Interview: King Knut

Matt Bayfield chats to our Guest Groom mixer this week, King Knut.

Posted on Mar 26th, 2013 in Features and Interviews / By Matthew Bayfield
Interview: King Knut Ahead of the release of his new ‘46 King EP’ on Fulgeance’s ‘Musique Large’ label Bearded got on the blower with Norwegian (via London) royalty King Knut to talk about proper hip-hop, psychedelia and how it isn’t like it was in the old days.

Bearded: Evening mate, what’s good?

King Knut: Yeah, not too bad, not too bad.

What have you been up to this last few hours then?

I just got in this afternoon from a music festival in Italy, called ‘Transmissions’, it’s in Ravenna on the east coast. Had a really good time: Good food, good wine. It was a great event.

Thanks for doing the mix by the way, really digging that one. As soon as I saw The Grateful Dead in the track list I was more or less on board!

Oh great man, I’m glad.

The mix was definitely not what I anticipated, are you musically trained? There were a lot of interesting selections in there for a beat maker.

Yeah, I went to Music College from 16 – 19 and then I studied classical musical composition for a while, so I have a foundation in that. I play the piano mainly. So I play a lot of band type stuff too.

That was something that struck me on the new EP actually; it had a rich vein of that seventies psychedelic vibe to it, which is a lot of the music I first started listening to.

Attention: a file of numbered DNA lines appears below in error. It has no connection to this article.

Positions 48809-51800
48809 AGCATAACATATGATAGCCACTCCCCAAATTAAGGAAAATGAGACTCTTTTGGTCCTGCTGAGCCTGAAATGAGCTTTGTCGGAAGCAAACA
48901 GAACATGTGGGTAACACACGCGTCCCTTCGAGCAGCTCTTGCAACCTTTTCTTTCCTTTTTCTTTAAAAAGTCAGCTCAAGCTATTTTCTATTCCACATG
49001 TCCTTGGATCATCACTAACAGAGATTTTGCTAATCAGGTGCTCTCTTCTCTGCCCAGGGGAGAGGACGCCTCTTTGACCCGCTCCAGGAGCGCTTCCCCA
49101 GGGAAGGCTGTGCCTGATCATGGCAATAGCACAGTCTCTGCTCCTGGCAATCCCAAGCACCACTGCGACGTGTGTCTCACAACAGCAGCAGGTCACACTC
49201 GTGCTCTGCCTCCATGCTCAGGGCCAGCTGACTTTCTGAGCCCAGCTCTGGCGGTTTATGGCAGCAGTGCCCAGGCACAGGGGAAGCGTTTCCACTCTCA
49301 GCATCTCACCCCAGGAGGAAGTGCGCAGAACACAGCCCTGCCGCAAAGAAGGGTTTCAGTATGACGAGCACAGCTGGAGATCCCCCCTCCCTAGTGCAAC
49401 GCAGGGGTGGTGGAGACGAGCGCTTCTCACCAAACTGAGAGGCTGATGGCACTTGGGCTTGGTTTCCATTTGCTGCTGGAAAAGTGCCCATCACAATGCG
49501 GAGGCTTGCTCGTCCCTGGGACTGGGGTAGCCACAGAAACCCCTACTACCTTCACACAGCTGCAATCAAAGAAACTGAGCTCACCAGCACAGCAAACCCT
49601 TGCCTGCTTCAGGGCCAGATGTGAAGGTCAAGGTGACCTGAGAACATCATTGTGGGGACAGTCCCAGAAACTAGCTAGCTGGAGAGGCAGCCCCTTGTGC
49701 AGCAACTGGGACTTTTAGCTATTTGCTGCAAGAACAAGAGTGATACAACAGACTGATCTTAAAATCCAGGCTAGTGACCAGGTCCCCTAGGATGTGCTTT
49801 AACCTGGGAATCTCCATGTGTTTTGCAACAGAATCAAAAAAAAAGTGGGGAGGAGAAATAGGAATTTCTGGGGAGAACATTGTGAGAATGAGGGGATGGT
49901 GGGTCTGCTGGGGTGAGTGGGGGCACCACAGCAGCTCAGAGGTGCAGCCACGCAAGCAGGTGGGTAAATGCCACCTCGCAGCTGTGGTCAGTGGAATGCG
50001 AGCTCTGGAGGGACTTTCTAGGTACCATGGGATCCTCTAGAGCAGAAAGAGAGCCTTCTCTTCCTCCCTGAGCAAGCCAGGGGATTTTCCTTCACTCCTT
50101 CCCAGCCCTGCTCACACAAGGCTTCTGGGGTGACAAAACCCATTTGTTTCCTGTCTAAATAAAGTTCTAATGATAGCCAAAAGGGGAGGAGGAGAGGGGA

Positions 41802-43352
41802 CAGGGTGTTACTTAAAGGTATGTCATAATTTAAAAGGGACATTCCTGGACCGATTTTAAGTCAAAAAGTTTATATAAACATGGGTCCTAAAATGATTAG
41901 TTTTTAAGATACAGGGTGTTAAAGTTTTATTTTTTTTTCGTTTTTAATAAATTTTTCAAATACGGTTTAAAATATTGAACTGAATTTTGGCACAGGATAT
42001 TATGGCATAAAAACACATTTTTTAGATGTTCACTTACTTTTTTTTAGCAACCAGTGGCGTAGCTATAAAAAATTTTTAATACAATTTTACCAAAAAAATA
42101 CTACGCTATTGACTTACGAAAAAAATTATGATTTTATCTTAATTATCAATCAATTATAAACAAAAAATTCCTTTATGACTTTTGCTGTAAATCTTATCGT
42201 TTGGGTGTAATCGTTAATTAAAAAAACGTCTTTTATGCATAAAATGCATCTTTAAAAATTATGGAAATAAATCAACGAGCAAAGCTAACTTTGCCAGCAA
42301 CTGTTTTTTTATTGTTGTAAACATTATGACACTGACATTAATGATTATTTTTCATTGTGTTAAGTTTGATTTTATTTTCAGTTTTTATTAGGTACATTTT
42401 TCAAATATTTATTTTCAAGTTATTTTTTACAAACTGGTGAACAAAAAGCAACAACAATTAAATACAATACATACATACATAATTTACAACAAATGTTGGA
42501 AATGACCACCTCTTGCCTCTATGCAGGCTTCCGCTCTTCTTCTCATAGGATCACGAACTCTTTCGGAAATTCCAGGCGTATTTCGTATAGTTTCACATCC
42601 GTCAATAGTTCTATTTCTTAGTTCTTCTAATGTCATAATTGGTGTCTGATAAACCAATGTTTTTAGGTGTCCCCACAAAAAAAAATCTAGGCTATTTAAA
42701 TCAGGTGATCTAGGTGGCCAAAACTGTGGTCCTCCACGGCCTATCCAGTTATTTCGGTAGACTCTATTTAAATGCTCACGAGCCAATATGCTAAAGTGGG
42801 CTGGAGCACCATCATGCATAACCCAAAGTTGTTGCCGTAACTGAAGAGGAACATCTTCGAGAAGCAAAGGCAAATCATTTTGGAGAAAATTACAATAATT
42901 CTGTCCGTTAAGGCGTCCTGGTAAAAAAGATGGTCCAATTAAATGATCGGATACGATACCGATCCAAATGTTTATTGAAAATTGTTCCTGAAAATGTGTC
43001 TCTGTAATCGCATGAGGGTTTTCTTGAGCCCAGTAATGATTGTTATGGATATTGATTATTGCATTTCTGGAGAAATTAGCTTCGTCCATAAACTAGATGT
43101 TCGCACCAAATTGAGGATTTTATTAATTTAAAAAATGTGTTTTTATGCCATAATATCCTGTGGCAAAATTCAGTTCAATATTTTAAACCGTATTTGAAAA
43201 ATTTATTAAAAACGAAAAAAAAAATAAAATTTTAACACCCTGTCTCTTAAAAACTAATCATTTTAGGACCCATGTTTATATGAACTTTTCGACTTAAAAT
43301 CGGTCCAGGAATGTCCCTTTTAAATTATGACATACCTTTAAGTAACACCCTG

Exactly the same here. It’s sort of strange I’m making all this electronic hip-hop really. I do love hip-hop and obviously listen to it, but seventies prog and psychedelic stuff, that’s where I’m coming from. There’s a lot of that on the mixtape; things like Magma, a French guy named Alan Renaud… What else? I’ve really been digging a lot of early Kraftwerk lately, they did lot more prog style stuff before they became this electronic thing. Early Tangerine Dream as well, things like that.

I wasn’t familiar with the Kraftwerk piece you opened up the mix with, took me by surprise actually.

Yeah that’s the first track off the Ralf Und Florian album, which I’m really digging at the moment.

I’d have had no idea it was them without the track listing to be honest.

Yeah it’s a bit more musical for them; I’m really liking that at the moment. I like their later stuff when they became more electronic, but the earlier stuff is really cool as it was… “dancier”. You know you could actually dance to Kratwerk back then apparently haha.